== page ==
Ma appeared before the House Committee on Government Reform yesterday, asking lawmakers to make it easier for foreign musicians to visit the U.S.
Ma spoke from experience, citing the experiences of two members of his Silk Road Ensemble who have faced repeated hassles entering the U.S. Iranians Siamak Aghaei and Siamak Jahangiri have visited the country eight times with the Silk Road Project since 2000, but must still wait months before receiving visas. They are required to fly to Dubai for a consular interview, then fly back to collect the visa.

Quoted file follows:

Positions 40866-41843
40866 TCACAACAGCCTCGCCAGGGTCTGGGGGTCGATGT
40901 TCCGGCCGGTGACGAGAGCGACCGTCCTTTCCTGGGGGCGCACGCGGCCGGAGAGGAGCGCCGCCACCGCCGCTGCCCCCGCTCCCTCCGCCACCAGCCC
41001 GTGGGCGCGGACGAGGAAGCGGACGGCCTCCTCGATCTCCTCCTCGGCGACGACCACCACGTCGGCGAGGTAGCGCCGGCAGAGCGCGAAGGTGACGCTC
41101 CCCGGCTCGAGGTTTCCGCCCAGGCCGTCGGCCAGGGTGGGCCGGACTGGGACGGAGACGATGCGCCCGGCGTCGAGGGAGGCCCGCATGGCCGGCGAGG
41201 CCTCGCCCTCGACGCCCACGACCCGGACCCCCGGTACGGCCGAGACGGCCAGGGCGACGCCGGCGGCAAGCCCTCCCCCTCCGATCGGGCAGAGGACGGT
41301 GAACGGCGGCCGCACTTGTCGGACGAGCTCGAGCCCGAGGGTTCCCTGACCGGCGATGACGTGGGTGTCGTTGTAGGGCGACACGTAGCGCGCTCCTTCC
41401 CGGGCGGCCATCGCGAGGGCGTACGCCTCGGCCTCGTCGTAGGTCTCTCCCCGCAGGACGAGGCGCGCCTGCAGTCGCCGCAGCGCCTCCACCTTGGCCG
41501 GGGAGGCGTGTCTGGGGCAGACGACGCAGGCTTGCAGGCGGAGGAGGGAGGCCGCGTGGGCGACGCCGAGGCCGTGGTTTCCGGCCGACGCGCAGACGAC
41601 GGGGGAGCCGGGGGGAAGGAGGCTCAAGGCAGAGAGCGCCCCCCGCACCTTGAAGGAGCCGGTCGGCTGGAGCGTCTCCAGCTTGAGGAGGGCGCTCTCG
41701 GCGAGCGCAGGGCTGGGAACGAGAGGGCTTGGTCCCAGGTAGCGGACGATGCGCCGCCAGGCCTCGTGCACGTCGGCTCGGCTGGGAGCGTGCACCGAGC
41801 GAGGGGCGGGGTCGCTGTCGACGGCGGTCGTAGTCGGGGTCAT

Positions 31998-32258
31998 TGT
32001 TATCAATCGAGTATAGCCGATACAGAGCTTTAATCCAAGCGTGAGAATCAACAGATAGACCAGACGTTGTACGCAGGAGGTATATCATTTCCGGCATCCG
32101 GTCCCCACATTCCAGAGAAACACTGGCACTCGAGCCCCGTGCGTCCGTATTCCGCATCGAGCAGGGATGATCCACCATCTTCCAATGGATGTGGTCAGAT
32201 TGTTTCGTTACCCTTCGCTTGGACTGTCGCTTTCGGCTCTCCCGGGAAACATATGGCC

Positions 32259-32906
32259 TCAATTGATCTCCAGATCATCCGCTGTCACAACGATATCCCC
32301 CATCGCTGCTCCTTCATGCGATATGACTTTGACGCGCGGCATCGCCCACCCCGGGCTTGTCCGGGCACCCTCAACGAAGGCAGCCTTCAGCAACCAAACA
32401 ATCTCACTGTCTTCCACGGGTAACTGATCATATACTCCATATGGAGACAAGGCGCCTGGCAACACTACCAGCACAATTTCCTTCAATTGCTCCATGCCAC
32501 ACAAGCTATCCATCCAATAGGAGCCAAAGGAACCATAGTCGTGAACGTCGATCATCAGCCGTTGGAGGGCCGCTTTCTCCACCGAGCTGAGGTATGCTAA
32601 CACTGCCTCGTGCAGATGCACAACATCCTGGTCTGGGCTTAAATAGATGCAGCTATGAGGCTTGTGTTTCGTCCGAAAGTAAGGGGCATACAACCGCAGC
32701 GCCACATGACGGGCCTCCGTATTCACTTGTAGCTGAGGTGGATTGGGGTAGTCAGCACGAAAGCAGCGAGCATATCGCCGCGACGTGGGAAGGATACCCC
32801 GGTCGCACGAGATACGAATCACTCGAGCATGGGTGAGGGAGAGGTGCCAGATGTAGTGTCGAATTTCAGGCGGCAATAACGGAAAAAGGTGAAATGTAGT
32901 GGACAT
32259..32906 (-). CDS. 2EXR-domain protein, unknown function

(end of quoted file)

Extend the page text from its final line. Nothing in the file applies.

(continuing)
Tony Edson, the State Department's deputy assistant secretary for visa services, defended the government's record on visas, testifying that personal interviews are an "incredibly useful" security tool, according to the Times.
Edson said 515 consular jobs had been created since September 2001 and that the State Department has become more efficient thanks to improved training and computer systems. Paperless visas and digital video interviews are under consideration.
European musicians fare only slightly than their Middle Eastern counterparts: The Manchester-based Hall_ Orchestra recently announced that the hassle and expense of obtaining visas in London had forced it to cancel a U.S. tour scheduled for 2007.
Ma, who was born in Paris to Chinese parents, moved to the United States at age 7.